Public sculptor’s personal concerns

Return from the Horse Latitudes is a solo exhibition by sculptor, Don Cronin, in Triskel Christchurch, Cork.

Cronin is a graduate of CIT Crawford College of Art and Design, who punctuated his study with a degree in philosophy from UCC.

Preparing for his Crawford graduate show in 1994, he was commissioned to make a large-scale public work. Michael Mortell, then president of UCC, was perusing Cronin’s exhibit and asked him to reproduce one of his small, figurative sketch pieces for a large bronze for the grounds of the university.

This early accolade, and the ‘one per cent for public art’ scheme gave Cronin a foundation. “The public-art thing was the way to make a living,” says Cronin. “It was very difficult to do so, making gallery-scale work. The whole ‘per cent for art thing’ was in its infancy when I came out of college. It was a fantastic opportunity for artists. I reckon it sustained a whole body of artists who otherwise would have gone abroad.”

Cronin’s well-known public sculptures include ‘Gyrators’, on the Midleton roundabout, ‘Hybirds’, in Clonmel, ‘Panels’, which are incorporated into an Owen O’Callaghan building on Half Moon Street/Paul Street junction, and ‘Bull’, on the outskirts of Macroom. For the last year, Cronin has been working on ‘Return from the Horse Latitudes’.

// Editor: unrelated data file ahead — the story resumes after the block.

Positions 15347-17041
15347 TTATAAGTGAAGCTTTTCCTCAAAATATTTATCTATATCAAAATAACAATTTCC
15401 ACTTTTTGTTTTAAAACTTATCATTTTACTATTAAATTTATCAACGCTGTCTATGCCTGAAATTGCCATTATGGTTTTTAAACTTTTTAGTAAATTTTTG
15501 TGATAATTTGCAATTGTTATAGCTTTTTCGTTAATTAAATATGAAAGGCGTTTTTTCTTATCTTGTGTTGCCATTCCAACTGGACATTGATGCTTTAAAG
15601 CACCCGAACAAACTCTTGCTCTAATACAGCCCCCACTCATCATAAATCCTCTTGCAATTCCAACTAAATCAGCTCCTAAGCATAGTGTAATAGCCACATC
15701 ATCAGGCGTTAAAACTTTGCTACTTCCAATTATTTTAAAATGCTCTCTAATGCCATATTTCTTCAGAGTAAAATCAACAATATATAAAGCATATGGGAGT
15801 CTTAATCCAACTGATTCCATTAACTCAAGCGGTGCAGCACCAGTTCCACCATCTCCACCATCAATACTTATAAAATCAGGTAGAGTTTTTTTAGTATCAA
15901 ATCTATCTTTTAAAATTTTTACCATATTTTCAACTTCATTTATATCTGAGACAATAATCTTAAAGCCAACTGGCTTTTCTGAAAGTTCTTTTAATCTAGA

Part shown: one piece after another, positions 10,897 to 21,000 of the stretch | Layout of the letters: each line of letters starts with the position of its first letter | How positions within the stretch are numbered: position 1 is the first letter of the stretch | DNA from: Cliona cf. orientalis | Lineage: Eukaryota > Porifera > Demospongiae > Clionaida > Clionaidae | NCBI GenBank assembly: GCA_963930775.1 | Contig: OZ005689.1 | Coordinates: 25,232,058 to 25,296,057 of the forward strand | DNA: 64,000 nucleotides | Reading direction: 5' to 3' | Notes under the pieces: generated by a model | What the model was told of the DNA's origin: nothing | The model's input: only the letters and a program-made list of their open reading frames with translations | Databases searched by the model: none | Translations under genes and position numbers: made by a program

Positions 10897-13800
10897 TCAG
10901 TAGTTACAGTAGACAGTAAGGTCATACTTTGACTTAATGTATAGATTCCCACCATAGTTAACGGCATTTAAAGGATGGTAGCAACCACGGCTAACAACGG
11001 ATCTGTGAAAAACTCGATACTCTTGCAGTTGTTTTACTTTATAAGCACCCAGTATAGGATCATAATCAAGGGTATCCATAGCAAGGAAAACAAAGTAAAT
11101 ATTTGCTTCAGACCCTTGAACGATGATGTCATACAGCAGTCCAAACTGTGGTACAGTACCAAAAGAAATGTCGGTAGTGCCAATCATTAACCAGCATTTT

These highly finished, abstract sculptures exude a classical beauty. Materials are paramount, and the relationships between the components are intriguing. The work is created intuitively, with no preparatory sketch-work. “It’s a fairly sporadic thing. I didn’t draw at all for this work — because, with this work, I invented as I went. To put this stuff down on paper, first, wouldn’t work, because it would completely limit it. You really need to lay things on top of each other to see how the composition’s going.”

Cronin invited fellow sculptor, Michael Quane, to open the show. In his speech, Quane highlighted the conundrum for sculptors. “Your credibility is almost inversely proportional to your level of craftsmanship,” says Cronin. “So, if you’re seen to show too much interest in craftsmanship, it almost undermines your credibility in terms of content. That’s something that I’m conscious of, but you can’t make this kind of work loosely. If it isn’t bang on, if every line isn’t sharp, if it isn’t resolved — it’s a failure. It just looks badly made. It has to look crisp and sharp.”

Cronin does not want to explain his work to the viewer. “I never understood poetry until I left school,” he says. “I never appreciated it, because poetry, when you’re studying, is all about explaining it. You pick up none of the magic. You are never handed a piece of poetry and told — ‘look, read that and try and let it provoke an emotion in you’. It’s all about analysing the thing and reading the notes. That’s not what poetry is about and sculpture is the same.”

*Runs until Sunday, Apr 28



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